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Yuejin Wu, M.S., Ph.D.

Photo of Dr. Yuejin Wu, M.S., Ph.D.

Assistant Professor of Medicine


Yuejin Wu earned his Ph.D. in Pharmacology from Tongji Medical University in Wuhan, China in 1990. He has been trained at Peking University (China), University of Montreal (Canada), and Vanderbilt University (U.S.). Dr. Wu is a founding member of the Anderson lab and has contributed extensively to establishing electrophysiological studies, single cell isolation, and other functional experiments in the lab. He is currently focused on studies of the pacemaking mechanism of sinoatrial node cells, especially on the role of intracellular and mitochondrial calcium, as well as calmodulin kinase II regulation in pacemaking activity. more


  • Assistant Professor of Medicine

Departments / Divisions



  • M.S., Wuhan University (China) (1987)
  • Ph.D., Tongji Medical University (China) (1990)

Research & Publications


Research in the Anderson laboratory focuses on cellular signaling and ionic mechanisms that cause heart failure, arrhythmias and sudden cardiac death, major public health problems worldwide. Our primary focus is on the multifunctional Ca2+ and calmodulin-dependent protein kinase II (CaMKII). Our laboratory identified CaMKII as an important pro-arrhythmic and pro-cardiomyopathic signal. These studies have provided proof of concept evidence motivating active efforts in biotech and the pharmaceutical industry to develop therapeutic CaMKII inhibitory drugs to treat heart failure and arrhythmias.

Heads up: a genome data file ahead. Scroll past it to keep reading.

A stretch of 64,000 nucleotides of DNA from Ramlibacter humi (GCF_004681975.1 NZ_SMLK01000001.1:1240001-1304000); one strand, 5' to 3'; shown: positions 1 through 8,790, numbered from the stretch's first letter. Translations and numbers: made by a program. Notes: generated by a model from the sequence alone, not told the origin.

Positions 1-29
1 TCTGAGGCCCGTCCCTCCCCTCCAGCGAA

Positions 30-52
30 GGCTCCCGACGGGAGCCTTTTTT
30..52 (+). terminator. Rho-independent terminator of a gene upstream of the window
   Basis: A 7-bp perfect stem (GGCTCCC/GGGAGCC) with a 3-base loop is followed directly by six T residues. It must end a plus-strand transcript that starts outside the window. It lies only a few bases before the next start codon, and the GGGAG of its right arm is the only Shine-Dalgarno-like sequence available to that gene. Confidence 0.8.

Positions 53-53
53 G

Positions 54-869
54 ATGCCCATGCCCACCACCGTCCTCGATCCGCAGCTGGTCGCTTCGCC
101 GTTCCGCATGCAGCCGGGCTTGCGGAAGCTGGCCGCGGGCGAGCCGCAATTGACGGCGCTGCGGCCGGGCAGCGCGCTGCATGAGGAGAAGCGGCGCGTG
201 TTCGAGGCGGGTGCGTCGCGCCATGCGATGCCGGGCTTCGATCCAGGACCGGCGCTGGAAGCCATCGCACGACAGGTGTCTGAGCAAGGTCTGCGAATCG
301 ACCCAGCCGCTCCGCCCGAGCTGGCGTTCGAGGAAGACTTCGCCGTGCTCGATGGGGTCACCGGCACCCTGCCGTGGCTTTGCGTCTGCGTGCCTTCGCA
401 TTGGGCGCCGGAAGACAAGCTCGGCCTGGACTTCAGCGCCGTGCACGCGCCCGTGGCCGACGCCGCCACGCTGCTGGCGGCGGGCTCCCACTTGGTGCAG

CaMKII is activated by increased intracellular Ca2+ and oxidation. Diverse ‘upstream’ signals, including catecholamines and the renin-angiotensin-aldosterone pathway increase CaMKII activity. CaMKII is multifunctional because it has multiple ‘downstream’ targets. CaMKII catalyzed phosphorylation in myocardium appears to coordinate activity of many or most voltage-gated ion channels, Ca2+ homeostatic proteins and gene transcription events.

Under physiological conditions, CaMKII is important for excitation-contraction coupling and fight or flight increases in heart rate. However, myocardial CaMKII is excessively activated during disease conditions where it contributes to loss of intracellular Ca2+ homeostasis, membrane hyperexcitability, premature cell death, and hypertrophic and inflammatory transcription. These downstream targets appear to contribute coordinately and decisively to heart failure and arrhythmias. Recently, we have developed evidence that CaMKII also participates in asthma.

Lab Website: Anderson Lab

Selected Publications

Wu Y, Gao Z, Chen B, Koval OM, Singh MV, Guan X, Hund TJ, Kutschke WJ, Sarma S, Grumbach IM, Wehrens XHT, Mohler PJ, Song LS, Anderson ME. Calmodulin kinase II is required for fight or flight sinoatrial node physiology. Proc Natl Acad Sci U S A. 2009; 106(14):5972-7. Epub 2009 Mar 10.

Chen B, Wu Y, Mohler PJ, Anderson ME, Song LS. Local control of Ca2+-induced Ca2+ release in mouse sinoatrial node cells. J Mol Cell Cardiol. 2009; 47(5):706-15. Epub 2009 Jul 15.

Hall DD, Wu Y, Domann FE, Spitz DR, Anderson ME. Mitochondrial Calcium Uniporter Activity Is Dispensable for MDA-MB-231 Breast Carcinoma Cell Survival. PLoS One. 2014 May 6; 9(5):e96866. doi: 10.1371/journal.pone.0096866.

Wu Y, Anderson ME. CaMKII in sinoatrial node physiology and dysfunction. Front Pharmacol. 2014 Mar 18; 5:48. eCollection 2014.

Lai MH, Wu Y, Gao Z, Anderson ME, Dalziel JE, Meredith AL. BK channels regulate sinoatrial node firing rate and cardiac pacing in vivo. Am J Physiol Heart Circ Physiol. 2014 Nov 1;307(9):H1327-38. doi: 0.1152/ajpheart.00354.2014. Epub 2014 Aug 29. PubMed PMID: 25172903; PubMed Central PMCID: PMC4217012.

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